More than a diploma
CarolinaLIFE impacts students long after graduation
By Kathryn McPhail, firstname.lastname@example.org, 803-777-8841
A few powerful words spoken to him as a child continue to impact Ronald Parker’s life.
“My parents said to me, ‘Ronald, you may have a disability. But, a disability doesn’t have you. You are more than your disability.’”
Parker, who received specialized instruction for learning difficulties throughout his schooling, is now a sophomore in the CarolinaLIFE program which is housed in the University of South Carolina's College of Education.
Founded in 2008 by a group of parents looking for postsecondary options for their children, CarolinaLIFE provides an inclusive college experience for students with diverse learning needs. More than 80 students have been served by the program. Students, including Parker, take courses related to their professional field of interest while also learning skills to prepare them for employment and independent living.
“We truly represent our motto — Learning is for Everyone,” says Anthony Plotner, program director and College of Education associate professor. “College is a time for everyone to learn, explore and grow. All students have support needs, regardless of whether they have a documented disability. We believe all students can thrive at the university with the correct amount of support. We are here to provide that support.”
Part of that support comes in the form of internships for CarolinaLIFE students. Partnerships with organizations and companies inside and outside the university provide valuable work experience for students. For Parker, his internship landed him a sideline view of the Gamecocks’ football team.
Last summer, he worked with various sports camps hosted by Gamecock Athletics — preparing Gatorade and setting up hydration areas. His work ethic and dependability got him noticed.
“He did a great job and worked hard. He did everything we asked him to do with a positive attitude,” says Clint Haggard, head football athletic trainer. “So when football season was approaching, we asked him if he would like to stay on to help with the team.”
Since Parker played football in high school and grew up loving the sport and the Gamecocks, his answer was simple.
“Oh, I said yes immediately,” Parker says. “It has been a great experience. I get to travel with the team. I had never flown before, so that was amazing but kind of scary. I’ve met all kinds of people. Athletes who I have admired are now my friends. It’s been a real blessing.”
This internship, and my experience with CarolinaLIFE as a whole, has changed my life. They have taught me to be fearless, regardless of my disability.
Ronald Parker, sophomore
On Saturdays in the fall, you can see Parker on the sidelines preparing and managing the hydration stations, icing towels used to keep players cool and filling dunk tanks with ice to prevent athletes from over-heating.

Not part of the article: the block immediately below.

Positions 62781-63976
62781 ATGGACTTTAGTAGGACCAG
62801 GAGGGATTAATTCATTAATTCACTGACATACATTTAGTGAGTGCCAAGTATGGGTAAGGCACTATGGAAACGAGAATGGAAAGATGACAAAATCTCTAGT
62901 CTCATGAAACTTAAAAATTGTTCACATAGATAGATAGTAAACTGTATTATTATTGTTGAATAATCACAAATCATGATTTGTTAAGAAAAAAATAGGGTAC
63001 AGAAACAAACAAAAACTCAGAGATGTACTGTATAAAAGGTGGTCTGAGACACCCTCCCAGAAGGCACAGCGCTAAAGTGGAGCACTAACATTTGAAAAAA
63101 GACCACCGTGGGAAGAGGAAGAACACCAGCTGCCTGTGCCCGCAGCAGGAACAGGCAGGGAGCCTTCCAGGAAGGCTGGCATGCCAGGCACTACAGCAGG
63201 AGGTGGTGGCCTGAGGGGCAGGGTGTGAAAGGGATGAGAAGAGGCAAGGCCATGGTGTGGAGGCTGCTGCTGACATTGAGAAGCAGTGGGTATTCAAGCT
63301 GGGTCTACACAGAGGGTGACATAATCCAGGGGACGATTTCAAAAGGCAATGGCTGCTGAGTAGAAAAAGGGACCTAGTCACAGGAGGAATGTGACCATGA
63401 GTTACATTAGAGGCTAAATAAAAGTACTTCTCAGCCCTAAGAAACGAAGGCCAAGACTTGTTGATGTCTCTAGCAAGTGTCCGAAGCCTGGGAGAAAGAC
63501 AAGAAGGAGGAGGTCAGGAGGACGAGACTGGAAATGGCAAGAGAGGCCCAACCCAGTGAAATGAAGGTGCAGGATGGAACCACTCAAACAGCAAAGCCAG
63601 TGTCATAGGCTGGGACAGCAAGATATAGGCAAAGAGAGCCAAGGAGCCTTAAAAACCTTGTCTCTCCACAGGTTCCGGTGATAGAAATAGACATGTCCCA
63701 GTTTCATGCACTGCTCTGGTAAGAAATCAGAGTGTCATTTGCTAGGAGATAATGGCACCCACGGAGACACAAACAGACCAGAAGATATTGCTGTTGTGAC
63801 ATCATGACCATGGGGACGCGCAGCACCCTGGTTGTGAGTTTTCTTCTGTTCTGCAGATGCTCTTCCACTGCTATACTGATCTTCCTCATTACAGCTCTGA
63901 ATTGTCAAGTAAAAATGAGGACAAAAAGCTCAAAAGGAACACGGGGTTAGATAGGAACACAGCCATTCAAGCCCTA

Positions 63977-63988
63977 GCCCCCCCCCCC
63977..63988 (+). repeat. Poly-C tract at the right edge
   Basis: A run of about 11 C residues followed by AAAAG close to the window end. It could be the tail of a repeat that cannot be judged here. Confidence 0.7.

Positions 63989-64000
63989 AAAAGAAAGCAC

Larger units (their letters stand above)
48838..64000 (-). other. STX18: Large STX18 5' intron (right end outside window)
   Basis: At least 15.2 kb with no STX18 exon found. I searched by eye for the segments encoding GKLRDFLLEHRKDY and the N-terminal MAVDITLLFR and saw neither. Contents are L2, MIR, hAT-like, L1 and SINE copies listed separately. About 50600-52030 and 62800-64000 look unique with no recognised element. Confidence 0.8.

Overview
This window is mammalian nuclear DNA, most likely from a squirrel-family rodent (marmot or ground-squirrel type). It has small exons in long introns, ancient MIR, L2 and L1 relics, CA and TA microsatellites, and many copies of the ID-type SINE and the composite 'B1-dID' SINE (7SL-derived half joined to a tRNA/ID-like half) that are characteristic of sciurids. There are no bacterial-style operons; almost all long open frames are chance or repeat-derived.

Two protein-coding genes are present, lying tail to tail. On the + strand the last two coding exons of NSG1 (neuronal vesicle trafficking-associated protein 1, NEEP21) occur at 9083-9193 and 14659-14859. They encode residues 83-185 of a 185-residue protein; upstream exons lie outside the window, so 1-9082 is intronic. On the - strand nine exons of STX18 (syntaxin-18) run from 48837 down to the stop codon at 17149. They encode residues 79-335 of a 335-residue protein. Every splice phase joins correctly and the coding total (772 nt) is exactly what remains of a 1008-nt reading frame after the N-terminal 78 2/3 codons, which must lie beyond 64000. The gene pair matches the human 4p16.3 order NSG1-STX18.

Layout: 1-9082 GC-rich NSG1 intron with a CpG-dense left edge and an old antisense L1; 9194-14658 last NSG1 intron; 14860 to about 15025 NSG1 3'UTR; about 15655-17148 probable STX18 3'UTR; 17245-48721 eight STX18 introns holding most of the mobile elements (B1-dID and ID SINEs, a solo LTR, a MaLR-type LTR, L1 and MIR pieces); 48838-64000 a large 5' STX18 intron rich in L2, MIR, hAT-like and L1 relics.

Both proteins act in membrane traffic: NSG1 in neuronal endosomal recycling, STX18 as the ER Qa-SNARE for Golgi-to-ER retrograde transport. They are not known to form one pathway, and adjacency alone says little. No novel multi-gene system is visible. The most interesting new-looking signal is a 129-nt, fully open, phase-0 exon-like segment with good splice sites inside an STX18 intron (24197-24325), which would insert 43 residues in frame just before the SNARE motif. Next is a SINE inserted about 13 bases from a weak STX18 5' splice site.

“This internship, and my experience with CarolinaLIFE as a whole, has changed my life,” Parker says. “They have taught me to be fearless, regardless of my disability. I’ve learned to be more responsible and independent. I’ve matured a lot, too. My future goal is to work for a college sports team and maybe the NFL one day. I’m gaining great experience now that will hopefully allow me to reach that goal.”
CarolinaLIFE not only enriches the lives of the students in the program, but also the experiences of many other Carolina students.
“CarolinaLIFE adds to the diversity of the university at large,” Plotner says. “Our students have a unique perspective that adds value and strength to our campus community. They are immersed on campus – living, learning and experiencing college life just like their peers. This inclusiveness benefits all students.”
The program also supports the professional development of pre-service teachers, about 20 of whom work as graduate assistants for CarolinaLIFE each year. They teach courses and serve as academic, employment and personal development coaches.
“We feel that this experience sets our graduate assistants apart once they join the workforce. They have quality experiences in providing support and instruction for students with diverse needs,” Plotner says.
In addition to providing valuable experiences for future teachers, the CarolinaLIFE program also provides a pipeline of employees for business partners such as Lexington Medical Center, EdVenture Children’s Museum and local school districts.
“Many of our graduates have full-time jobs and live independently, which benefits our communities,” Plotner says.
An impact worth supporting
The far-reaching impact of CarolinaLIFE led the College of Education to choose the program as its focus for Give 4 Garnet, a 24-hour giving day which took place April 18. The universitywide fundraiser brought in more than $3.7 million, with the College of Education more than doubling its goal and raising $35,000 for CarolinaLIFE.
“The donations made during Give 4 Garnet will help provide scholarships for CarolinaLIFE students as well as enhance program development and student experiences through new opportunities with campus and community partners,” said Erin Eigenbrot, director of development and alumni relations.
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